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Eurobarometer 55.2: Science and Technology, Agriculture, the Euro, and Internet Access, May-June 2001

Resource Type
Dataset : survey data
  • Christensen, Thomas (European Commission)
Other Title
  • Version 3 (Subtitle)
Collective Title
  • Eurobarometer Survey Series
Publication Date
Free Keywords
agriculture; attitudes; biotechnology; computer use; cultural attitudes; economic integration; euro; European unification; European Union; Internet; media coverage; public opinion; public policy; science; science education; scientific research; social attitudes; social change; social issues; technology
  • Abstract

    This round of Eurobarometer surveys, which diverged from the standard topics, focused on respondents' views of science and technology, the Internet, agriculture, and the single European currency, the euro. Respondents were asked to identify the scientific and technological developments in which they were most interested and to rank a number of information sources in their importance as sources of information about science and technology. They were asked if they had visited a museum of science and technology or another type of public museum in the past 12 months and how they would rate a variety of subjects, including such fields as biology, history, and astrology, in terms of whether or not they were scientific. A number of factual questions drawn from various scientific areas were posed, and respondents also gave their opinions on several other topics, including mad cow disease, genetically engineered food, how a drug should be tested for effectiveness, and the role of science and technology in safeguarding the environment and improving life in general. Other items measured respondents' level of trust in science, respondents' views on the role science and technology should have in improving the economy, and the potential benefits or harmful effects of science. Respondents also expressed their views on the role of ethics and responsibility in scientific research, who should be blamed for the mad cow disease problem and how such problems should be prevented. Other items elicited respondents' views on media coverage of scientific and technological topics, their levels of trust in and regard for various professions, the possible reasons for a declining interest in scientific careers among European young people, and the potential effects of that decline. The European Union (EU) was a focus of several questions, including which policy areas respondents believed the EU was active in, which it should be active in, and whether respondents supported research at the European, as opposed to the national, level. They also answered a number of questions designed to elicit their opinions on the current state of European research and how it could be improved. Respondents were asked to give their views on the EU agriculture policy, such as what its purpose was, what its purpose should be, and whether it had been effective in achieving its purpose. Further questions focused on the euro, including respondents' level of interest in the euro, how well informed they believed they were about the euro, and other questions designed to gauge their general knowledge of the euro. Respondents were asked whether they had used the euro before, if not, the reasons why, and their likelihood of using the euro in the future. Other items queried respondents about dual pricing in shops where prices in both the euro and national currency were displayed and the impending changeover from national currencies to the euro. An additional set of questions focused on the Internet. Respondents stated whether they used the Internet, and if so, where. If they did not use the Internet, respondents were asked to state the reasons why, and how they could be encouraged to use it. Respondents also described any computer training they had received, and the sorts of information they would like to find on the Internet. Finally, respondents who used the Internet were asked to identify the ways the Internet had changed their daily lives and, if they did not use the Internet, the ways in which they expected the Internet to change their daily lives. Demographic data on respondents includes nationality, political affiliation, marital status, education, gender, age, occupation, and income.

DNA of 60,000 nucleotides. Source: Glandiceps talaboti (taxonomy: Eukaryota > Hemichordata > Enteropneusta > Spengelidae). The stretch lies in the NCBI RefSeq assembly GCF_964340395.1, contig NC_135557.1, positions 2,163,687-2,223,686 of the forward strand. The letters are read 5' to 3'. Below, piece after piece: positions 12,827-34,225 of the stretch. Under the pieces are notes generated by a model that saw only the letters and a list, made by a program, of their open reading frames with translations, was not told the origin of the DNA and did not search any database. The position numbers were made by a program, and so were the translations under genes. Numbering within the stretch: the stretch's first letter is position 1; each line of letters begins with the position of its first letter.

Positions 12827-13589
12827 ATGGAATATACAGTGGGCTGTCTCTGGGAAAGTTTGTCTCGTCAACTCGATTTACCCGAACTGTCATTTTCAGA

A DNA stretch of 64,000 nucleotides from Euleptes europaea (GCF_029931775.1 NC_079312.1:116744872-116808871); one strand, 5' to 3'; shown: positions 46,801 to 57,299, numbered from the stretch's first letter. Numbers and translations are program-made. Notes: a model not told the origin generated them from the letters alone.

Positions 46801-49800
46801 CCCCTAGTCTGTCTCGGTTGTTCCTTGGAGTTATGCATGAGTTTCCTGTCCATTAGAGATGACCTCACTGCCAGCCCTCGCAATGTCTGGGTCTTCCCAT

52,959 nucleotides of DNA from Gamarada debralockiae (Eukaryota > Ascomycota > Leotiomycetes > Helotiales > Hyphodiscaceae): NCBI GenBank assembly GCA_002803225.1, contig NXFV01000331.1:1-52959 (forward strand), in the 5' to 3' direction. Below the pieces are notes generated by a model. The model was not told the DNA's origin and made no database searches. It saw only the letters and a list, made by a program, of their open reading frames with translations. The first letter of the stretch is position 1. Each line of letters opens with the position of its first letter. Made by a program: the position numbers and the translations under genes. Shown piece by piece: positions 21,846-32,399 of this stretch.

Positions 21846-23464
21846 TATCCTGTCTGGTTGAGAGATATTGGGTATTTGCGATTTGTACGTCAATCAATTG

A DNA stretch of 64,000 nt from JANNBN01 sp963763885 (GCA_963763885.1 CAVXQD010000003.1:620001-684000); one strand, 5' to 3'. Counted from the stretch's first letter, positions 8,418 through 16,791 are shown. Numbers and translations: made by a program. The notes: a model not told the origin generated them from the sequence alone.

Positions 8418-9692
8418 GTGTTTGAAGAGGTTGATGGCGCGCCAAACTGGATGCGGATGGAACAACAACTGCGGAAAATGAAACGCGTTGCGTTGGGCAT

• Methods

    Please review the "Weighting Information" section of the ICPSR codebook for this Eurobarometer study.
  • Table of Contents


    • DS1: Dataset
Temporal Coverage
  • 2001-05-10 / 2001-06-15
    Time period: 2001-05-10--2001-06-15
  • 2001-05-10 / 2001-06-15
    Collection date: 2001-05-10--2001-06-15
Geographic Coverage
  • Austria
  • Belgium
  • Denmark
  • Europe
  • Finland
  • France
  • Germany
  • Global
  • Greece
  • Ireland
  • Italy
  • Luxembourg
  • Netherlands
  • Portugal
  • Spain
  • Sweden